This blog has been hosted on Google’s Blogger platform ever since its incarnation. The decision to use Blogger was a quite hasty one and I was never really satisfied by how Blogger works. But as many of you probably have already experienced, once you decide in favor of a piece of software you can’t change that easily. It’s not that my blog was locked-in on Blogger’s features or something. In fact it just worked and I had no real incentive to take the time for evaluating alternatives.
Now after enjoying the first weeks of summer break travelling around I took the last two days to finally migrate my blog to something more usable. I actually had a very short list of requirements:
- have the ability to host the blog on my own server
- posting must be very easy
I blame the long intervals between posts on this blog partly on the awful Blogger interface so requirement 2 was actually very important. I like blog software (or any CMS, actually) that’s file-based, i.e. every post is just a file and the CMS takes care of it. Actually, I wanted to try a CMS which generates static HTML files, for simplicity’s (and server performance’s) sake. My guide in the insanely huge world of static site generators was this: 32 Static Website Generators For Your Site, Blog Or Wiki. I tried some on that list – bluntly ignoring those with awful names or websites – and finally ended up with Jekyll.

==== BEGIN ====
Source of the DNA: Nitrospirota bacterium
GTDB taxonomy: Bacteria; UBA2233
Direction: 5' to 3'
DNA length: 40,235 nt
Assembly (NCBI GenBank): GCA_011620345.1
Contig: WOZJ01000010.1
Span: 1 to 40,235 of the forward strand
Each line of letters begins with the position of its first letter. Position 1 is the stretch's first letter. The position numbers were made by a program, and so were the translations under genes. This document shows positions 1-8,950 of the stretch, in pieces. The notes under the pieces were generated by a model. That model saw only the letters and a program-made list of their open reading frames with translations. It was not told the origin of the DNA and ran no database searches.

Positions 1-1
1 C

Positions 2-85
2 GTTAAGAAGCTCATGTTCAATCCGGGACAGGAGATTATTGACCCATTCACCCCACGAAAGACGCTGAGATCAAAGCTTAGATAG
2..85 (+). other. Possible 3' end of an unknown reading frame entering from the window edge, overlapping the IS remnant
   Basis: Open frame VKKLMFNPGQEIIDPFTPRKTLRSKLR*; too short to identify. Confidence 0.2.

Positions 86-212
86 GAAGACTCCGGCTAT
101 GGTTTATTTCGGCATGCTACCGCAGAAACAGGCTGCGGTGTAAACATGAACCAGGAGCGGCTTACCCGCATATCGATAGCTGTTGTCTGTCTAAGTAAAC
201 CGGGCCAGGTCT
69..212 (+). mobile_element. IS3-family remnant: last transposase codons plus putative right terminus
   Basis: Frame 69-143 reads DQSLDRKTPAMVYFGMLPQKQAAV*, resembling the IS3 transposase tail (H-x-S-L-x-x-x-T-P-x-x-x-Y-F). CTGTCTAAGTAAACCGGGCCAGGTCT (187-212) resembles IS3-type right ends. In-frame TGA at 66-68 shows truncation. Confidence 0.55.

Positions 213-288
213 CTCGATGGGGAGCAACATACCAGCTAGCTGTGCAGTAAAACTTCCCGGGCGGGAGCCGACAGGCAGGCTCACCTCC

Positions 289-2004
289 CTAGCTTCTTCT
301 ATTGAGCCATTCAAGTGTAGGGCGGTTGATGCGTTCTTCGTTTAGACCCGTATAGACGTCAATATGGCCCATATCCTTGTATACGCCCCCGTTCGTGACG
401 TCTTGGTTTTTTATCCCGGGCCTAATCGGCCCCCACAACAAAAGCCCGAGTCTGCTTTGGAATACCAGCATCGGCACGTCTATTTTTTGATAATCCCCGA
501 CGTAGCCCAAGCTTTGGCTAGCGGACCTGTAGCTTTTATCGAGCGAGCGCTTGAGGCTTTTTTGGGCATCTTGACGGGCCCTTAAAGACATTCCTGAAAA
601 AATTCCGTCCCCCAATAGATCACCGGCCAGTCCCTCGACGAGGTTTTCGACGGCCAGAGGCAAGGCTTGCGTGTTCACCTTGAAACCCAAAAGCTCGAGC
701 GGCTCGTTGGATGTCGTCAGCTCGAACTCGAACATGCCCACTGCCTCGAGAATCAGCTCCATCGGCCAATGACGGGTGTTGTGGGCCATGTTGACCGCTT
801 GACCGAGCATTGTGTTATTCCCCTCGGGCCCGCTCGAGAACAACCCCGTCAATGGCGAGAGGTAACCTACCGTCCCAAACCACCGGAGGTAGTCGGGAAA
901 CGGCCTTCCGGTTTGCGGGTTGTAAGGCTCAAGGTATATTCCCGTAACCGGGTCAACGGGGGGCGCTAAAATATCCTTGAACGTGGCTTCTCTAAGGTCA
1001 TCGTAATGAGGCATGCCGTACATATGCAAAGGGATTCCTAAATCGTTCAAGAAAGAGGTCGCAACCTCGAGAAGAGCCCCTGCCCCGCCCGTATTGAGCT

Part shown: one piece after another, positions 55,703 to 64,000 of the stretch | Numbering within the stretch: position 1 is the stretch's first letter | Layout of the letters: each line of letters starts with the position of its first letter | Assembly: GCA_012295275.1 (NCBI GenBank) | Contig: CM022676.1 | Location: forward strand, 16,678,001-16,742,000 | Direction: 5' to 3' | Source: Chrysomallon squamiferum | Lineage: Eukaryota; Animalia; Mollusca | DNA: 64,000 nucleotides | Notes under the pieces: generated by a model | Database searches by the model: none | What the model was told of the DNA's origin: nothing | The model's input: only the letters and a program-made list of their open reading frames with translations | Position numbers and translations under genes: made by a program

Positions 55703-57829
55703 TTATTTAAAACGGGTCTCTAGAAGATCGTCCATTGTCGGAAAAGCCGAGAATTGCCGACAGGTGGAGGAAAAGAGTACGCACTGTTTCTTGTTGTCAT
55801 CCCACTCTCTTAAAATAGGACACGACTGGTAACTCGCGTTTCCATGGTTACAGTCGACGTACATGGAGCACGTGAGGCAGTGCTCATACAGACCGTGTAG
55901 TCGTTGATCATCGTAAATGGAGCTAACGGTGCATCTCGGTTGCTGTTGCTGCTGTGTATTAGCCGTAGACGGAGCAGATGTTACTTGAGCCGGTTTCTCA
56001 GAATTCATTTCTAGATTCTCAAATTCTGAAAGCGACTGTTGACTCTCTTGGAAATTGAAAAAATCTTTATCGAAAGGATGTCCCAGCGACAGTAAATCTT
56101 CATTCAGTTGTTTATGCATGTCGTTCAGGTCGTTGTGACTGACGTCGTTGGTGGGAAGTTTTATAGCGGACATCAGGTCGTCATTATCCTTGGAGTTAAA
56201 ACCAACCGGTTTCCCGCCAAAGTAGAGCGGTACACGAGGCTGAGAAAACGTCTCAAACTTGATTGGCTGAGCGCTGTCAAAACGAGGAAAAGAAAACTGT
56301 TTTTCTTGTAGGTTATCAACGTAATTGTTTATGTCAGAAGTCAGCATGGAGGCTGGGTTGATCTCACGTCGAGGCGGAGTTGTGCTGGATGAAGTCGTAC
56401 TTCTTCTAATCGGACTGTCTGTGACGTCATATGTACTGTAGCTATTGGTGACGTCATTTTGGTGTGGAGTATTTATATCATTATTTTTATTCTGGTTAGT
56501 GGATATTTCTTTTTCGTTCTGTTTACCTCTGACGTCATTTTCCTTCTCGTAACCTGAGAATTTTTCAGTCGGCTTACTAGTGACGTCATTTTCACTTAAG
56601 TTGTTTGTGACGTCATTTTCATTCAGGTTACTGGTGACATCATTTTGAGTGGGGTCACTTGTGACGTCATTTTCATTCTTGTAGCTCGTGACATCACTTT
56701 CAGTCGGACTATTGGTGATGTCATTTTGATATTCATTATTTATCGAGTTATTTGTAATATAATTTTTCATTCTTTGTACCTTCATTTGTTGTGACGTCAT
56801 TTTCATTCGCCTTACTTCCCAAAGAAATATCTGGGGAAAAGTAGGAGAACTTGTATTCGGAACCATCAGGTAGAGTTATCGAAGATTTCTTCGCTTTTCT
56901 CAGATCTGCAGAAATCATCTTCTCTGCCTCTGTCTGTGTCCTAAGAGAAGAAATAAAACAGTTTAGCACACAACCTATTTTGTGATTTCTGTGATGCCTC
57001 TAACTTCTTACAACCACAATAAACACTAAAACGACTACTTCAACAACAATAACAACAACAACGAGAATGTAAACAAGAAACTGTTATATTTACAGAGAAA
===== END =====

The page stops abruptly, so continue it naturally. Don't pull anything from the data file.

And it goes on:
Most of the two days it took me to migrate from Blogger to Jekyll were spent on choosing the right theme (which should be clean and mobile-friendly) and copying/pasting the posts. I know there are tools to automatically migrate posts but I dare to assume that it would have taken longer to get one of these tools up and running than to just create the Markdown files by hand.
In the end I’m pretty happy with the results: The blog is much cleaner now, hosted on my own server using static pages written by me in Markdown syntax with a publishing process that consists of one step: trigger rsync.
I expect blogging to be much more fun now, with the result of writing more posts in the future. Topics will stay the same: Open Source/Free Software, Web Development, the Web Platform and my current research progress on Peer-to-Peer networks + WebRTC.
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